Brooklyn-born Yossi Klein Halevi made aliya in 1982 — in one of Israel’s darker periods, amid the fallout from the Lebanon war, and with every sign that Israel was plunging into an internal, ethnic war as well. He’s worked here ever since as a journalist, and written two elegant, powerful books: A tale of his youth, “Memoirs of a Jewish Extremist,” which appeared just as Yitzhak Rabin was assassinated in 1995, and was widely and entirely erroneously perceived as some kind of rightist tract; and “At the Entrance to the Garden of Eden,” his account of building connections with tolerant Christian and Muslim leaders in the Holy Land, which was published on the very day of the 9/11 terror attacks.

Hopefully, the timing of his new book will prove more propitious.

That book, “Like Dreamers: The story of the Israeli Paratroopers who Reunited Jerusalem and Divided a Nation,” is also appearing at a perilous moment, with tiny, remarkably stable Israel buffeted by drastic and unpredictable forces of change everywhere in the neighborhood. It’s a book Klein Halevi, 60, has spent the past 11 years working on — a very lengthy labor of intensive passion and rigor.

The effort, to this reader (Full disclosure: I have worked with and been friends with Klein Halevi for most of our 30 years in Israel.), emphatically pays off: “Like Dreamers” is almost poetic in much of its writing, and its story is nothing less than the narrative of our country since the heady days of the Six Day War, when Israel quadrupled the territory it controlled, and in the process complicated, far more than four times over, some of the most fundamental dilemmas of its revived incarnation.

like dreamers

Ever since that week of improbable victory, the Jewish state has struggled to reconcile its claims to Biblical territory with the demands of a modern democracy, struggled to choose, or at least find a balance, between the dreams of those in what Klein Halevi calls the two Utopian camps within Zionism: the religious Zionists who pioneered the settlement enterprise, and the secular kibbutzniks.

Klein Halevi tells the post-’67 story through the lives of seven paratroopers from the brigade that fought in the battle for Jerusalem, and who — peace activists and settler trailblazers, kibbutz ideologues, entrepreneurs, and one much-missed musician — went on to play significant roles in the forging of Israel’s identity, even as they continued to fight to protect the country as IDF reservists.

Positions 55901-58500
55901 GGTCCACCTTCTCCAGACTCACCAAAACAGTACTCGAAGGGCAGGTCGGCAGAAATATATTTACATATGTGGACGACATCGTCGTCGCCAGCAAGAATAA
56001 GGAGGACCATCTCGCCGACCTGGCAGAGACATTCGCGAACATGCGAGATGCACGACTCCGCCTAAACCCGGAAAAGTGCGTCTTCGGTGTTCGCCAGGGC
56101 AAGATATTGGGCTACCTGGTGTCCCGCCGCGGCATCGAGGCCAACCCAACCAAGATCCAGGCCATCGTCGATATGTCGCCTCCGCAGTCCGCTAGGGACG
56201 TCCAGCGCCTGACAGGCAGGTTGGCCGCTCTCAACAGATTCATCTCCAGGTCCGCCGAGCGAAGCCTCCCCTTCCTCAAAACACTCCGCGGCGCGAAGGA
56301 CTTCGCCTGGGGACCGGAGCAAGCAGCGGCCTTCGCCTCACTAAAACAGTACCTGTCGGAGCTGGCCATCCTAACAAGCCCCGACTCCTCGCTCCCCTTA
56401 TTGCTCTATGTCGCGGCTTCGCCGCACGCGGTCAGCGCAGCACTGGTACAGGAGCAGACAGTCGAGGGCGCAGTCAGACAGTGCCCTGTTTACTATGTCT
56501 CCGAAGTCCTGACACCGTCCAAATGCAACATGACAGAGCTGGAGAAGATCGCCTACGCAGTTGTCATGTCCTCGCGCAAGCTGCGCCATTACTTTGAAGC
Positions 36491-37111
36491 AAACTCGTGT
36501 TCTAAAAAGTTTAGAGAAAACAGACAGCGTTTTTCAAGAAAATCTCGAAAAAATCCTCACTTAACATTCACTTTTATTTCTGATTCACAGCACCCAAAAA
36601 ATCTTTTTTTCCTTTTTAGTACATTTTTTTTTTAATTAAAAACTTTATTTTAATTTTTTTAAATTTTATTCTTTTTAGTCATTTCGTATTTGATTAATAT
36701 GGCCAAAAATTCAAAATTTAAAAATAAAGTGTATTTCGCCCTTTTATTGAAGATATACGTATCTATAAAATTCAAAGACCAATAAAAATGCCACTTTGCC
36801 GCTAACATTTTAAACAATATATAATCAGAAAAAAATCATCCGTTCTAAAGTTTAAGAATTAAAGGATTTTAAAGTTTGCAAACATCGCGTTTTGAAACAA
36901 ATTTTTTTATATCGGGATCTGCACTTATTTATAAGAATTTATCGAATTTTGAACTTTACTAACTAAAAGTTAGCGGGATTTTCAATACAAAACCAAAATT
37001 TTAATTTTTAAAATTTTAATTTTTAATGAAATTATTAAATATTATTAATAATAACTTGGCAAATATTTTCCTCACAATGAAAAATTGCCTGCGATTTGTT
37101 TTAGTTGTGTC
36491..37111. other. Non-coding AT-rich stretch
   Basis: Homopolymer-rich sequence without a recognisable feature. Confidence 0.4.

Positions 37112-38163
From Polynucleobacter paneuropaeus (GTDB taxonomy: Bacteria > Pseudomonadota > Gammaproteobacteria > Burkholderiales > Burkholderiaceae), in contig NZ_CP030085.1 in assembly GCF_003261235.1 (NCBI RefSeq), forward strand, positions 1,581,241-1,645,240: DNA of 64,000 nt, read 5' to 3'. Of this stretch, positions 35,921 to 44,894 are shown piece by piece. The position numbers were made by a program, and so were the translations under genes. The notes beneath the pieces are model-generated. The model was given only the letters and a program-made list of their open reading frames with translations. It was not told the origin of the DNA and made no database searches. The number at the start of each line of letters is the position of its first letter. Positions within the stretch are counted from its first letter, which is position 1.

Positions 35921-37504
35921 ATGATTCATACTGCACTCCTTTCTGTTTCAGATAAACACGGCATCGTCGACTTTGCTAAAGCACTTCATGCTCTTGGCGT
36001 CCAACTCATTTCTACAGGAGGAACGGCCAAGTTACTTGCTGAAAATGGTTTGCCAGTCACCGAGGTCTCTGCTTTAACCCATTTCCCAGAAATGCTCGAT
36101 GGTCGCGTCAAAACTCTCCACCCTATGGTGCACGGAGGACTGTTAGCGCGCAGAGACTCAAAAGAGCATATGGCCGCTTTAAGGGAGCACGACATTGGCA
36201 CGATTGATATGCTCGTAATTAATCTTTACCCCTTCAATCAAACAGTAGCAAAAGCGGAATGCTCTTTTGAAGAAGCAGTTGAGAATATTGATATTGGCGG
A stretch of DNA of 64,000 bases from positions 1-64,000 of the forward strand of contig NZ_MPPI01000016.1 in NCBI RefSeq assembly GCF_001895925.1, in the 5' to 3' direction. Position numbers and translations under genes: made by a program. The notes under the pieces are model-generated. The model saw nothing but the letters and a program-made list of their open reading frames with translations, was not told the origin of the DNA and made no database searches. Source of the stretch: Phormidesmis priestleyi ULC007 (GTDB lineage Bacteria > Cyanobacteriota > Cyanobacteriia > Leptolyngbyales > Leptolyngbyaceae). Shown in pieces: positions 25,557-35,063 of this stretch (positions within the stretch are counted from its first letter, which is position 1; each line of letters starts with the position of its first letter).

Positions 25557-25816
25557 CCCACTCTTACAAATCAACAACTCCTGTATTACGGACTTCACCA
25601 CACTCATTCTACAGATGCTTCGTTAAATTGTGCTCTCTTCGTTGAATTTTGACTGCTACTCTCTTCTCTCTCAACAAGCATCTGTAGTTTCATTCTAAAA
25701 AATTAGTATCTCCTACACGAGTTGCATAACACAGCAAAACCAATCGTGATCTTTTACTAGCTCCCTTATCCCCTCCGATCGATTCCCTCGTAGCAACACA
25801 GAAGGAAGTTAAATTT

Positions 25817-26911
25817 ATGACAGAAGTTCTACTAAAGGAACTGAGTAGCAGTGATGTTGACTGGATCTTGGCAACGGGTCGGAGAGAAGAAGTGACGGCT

That writing this book has finally transformed its author into a true Israeli, rather than the slightly out-of-water veteran immigrant so many of even the most integrated arrivals often remain, counts as a hard-earned side effect of Klein Halevi’s immersion in his craft. The prime beneficiaries are the wide audience that one can anticipate, with reasonable confidence, will be affected by this book — a nuanced, unusually insightful account of heart-lifting, soul-destroying, hard and rewarding Israel as it has developed these past decades, as told through the winding lives of a septet of its many remarkable sons.

What follows here is an edited transcript of a conversation I had with Klein Halevi in his office at the Hartman Institute in Jerusalem, piled with the paper testimony of his research, shortly before the October 1 publication of “Like Dreamers.”

Yossi Klein Halevi (photo credit: Frederic Brenner)

Yossi Klein Halevi (photo credit: Frederic Brenner)

Let’s start really at the beginning: your choice of title.

“Like Dreamers” comes from the Psalms, from Shir Hamaalot, hayinu k’cholmim, When the Lord returned the exiles to Zion, we were like dreamers, and that’s the opening epigraph.

The significance for me of the title is that this is really the story about the fate of Israel’s utopian dreams – the vast dreams that we brought back with us, and that we imposed on this little strip of land filled with traumatized refugees from the century’s worst nightmares. The disparity between the reality that we’ve had to deal with, and the power of the utopian and messianic dreams that we brought home with us, is really in some sense what this book is about.

The seven paratroopers whom I chose come from the two utopian camps within Zionism – either the religious Zionists or the secular kibbutzniks. Both of these movements saw Zionism as being much more than about the creation of a safe refuge for the Jewish people. The return to Zion would be exactly what Jews believed it would be, which would be the transformative moment in world history, for all of humanity — either through the literal coming of the Messiah, which was the scenario of the Kookian school of religious Zionism, or, more metaphorically, through the creation of a Socialist laboratory in the kibbutzim which would become a model for a new man, a new humanity.